4 Renewable energy sources
Fossil and nuclear fuels are often termed non-renewable energy sources. This is because, although the quantities in which they are available may be extremely large, they are nevertheless finite and so will in principle 'run out' at some time in the future.
By contrast, hydropower and bioenergy (from biofuels grown sustainably) are two examples of renewable energy sources – that is, sources that are continuously replenished by natural processes. Renewable energy sources are essentially flows of energy, whereas the fossil and nuclear fuels are, in essence, stocks of energy.
World-wide, there has been a rapid rise in the development and deployment of renewable energy sources during the past few decades, not only because, unlike fossil or nuclear fuels, there is no danger of their 'running out', but also because their use normally entails no (or few) greenhouse gas emissions and therefore does not contribute to global climate change.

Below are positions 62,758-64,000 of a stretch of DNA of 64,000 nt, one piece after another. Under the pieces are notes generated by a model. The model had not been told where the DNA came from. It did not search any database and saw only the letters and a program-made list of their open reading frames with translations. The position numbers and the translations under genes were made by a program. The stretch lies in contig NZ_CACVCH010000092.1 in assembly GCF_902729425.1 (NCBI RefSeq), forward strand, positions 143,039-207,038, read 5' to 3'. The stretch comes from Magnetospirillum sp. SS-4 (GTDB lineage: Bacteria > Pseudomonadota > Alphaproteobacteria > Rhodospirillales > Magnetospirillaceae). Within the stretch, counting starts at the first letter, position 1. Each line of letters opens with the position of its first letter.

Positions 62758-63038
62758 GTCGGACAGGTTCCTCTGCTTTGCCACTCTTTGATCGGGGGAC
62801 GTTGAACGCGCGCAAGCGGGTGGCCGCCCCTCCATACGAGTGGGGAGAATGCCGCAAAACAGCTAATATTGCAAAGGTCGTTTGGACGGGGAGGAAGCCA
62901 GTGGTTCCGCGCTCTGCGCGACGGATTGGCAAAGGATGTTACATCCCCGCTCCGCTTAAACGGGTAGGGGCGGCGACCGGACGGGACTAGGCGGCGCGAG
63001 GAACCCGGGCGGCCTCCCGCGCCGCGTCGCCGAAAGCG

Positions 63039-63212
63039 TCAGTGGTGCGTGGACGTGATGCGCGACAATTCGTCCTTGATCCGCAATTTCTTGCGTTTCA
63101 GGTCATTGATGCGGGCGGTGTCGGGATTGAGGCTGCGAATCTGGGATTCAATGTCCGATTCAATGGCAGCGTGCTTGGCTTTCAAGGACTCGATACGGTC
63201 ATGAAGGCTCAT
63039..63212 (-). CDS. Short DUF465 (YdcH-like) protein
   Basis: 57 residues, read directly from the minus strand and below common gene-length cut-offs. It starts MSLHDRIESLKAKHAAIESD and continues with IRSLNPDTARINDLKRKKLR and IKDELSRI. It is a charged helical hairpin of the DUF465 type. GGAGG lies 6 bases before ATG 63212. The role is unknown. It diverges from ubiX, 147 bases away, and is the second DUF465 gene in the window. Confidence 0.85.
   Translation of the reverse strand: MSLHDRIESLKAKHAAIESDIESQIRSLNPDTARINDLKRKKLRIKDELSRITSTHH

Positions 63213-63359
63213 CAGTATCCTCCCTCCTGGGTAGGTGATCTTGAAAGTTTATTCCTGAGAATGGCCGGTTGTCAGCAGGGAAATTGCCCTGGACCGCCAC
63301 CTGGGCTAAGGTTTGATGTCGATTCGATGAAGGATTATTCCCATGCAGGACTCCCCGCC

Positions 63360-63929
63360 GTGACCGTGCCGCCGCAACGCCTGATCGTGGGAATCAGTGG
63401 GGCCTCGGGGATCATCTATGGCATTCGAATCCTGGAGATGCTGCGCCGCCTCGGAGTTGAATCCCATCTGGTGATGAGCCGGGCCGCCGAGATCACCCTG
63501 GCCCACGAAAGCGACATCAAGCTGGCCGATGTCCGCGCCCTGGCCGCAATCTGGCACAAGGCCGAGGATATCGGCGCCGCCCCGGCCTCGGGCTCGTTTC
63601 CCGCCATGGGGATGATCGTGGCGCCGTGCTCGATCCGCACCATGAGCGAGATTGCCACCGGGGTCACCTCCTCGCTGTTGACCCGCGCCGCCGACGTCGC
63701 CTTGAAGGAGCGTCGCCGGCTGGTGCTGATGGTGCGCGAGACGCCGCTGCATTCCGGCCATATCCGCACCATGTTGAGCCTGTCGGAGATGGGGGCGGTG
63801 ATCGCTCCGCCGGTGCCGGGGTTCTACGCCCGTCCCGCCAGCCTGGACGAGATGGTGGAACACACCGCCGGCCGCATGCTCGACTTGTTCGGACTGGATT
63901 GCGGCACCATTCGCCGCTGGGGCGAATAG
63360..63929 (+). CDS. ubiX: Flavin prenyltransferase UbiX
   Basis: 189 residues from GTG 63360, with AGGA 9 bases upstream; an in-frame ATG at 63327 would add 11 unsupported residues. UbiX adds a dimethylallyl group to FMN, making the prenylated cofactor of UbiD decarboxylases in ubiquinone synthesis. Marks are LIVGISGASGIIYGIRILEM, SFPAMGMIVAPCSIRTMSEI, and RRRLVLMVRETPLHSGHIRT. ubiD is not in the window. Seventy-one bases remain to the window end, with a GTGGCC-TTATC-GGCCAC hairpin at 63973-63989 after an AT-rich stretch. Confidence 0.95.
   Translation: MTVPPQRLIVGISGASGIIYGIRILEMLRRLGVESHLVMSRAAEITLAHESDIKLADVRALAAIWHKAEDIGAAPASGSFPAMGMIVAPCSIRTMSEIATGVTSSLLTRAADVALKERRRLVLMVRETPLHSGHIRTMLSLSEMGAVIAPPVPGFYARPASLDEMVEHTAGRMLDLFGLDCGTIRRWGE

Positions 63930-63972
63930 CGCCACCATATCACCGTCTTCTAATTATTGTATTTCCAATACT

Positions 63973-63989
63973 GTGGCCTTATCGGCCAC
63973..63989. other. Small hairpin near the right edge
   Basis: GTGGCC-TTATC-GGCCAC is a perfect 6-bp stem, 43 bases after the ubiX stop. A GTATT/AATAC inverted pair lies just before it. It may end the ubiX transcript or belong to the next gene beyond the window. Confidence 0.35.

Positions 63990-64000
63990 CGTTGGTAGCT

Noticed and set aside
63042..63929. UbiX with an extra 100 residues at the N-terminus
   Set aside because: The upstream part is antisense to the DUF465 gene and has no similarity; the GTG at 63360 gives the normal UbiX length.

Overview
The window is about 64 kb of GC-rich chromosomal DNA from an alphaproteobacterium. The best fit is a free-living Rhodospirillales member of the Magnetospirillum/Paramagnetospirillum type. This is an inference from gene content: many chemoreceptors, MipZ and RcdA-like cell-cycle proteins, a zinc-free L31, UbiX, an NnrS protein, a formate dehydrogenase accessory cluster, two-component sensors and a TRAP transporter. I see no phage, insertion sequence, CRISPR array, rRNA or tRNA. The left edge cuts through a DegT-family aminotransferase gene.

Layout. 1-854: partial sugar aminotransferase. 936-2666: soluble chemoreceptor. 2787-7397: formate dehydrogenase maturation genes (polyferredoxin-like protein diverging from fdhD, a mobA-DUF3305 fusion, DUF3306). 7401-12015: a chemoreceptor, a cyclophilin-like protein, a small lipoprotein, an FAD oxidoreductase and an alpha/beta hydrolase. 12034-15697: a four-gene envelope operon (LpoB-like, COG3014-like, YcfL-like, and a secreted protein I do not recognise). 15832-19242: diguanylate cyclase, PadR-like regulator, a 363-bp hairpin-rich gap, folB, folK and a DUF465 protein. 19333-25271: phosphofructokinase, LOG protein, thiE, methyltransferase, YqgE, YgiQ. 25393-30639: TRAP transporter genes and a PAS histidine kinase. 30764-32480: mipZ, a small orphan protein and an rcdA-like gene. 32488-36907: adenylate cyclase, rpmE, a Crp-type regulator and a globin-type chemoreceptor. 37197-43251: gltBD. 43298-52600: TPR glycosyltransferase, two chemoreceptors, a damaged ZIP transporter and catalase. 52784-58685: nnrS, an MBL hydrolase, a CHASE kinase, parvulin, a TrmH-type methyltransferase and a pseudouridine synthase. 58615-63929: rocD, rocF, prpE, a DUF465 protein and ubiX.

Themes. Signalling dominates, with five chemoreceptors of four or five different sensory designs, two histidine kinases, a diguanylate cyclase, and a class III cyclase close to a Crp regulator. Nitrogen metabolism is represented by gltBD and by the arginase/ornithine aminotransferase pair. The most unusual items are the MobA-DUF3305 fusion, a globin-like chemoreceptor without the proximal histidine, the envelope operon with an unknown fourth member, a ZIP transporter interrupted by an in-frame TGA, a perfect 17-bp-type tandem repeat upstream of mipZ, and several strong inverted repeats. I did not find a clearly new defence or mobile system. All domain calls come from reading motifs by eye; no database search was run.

Renewable energy sources range from solar power in its various forms, through bioenergy and hydro to wind, wave, tidal and geothermal energy (Figure 27).
The general nature and scope of the various 'renewables' can be briefly summarised as follows, beginning with the most important renewable source, solar energy.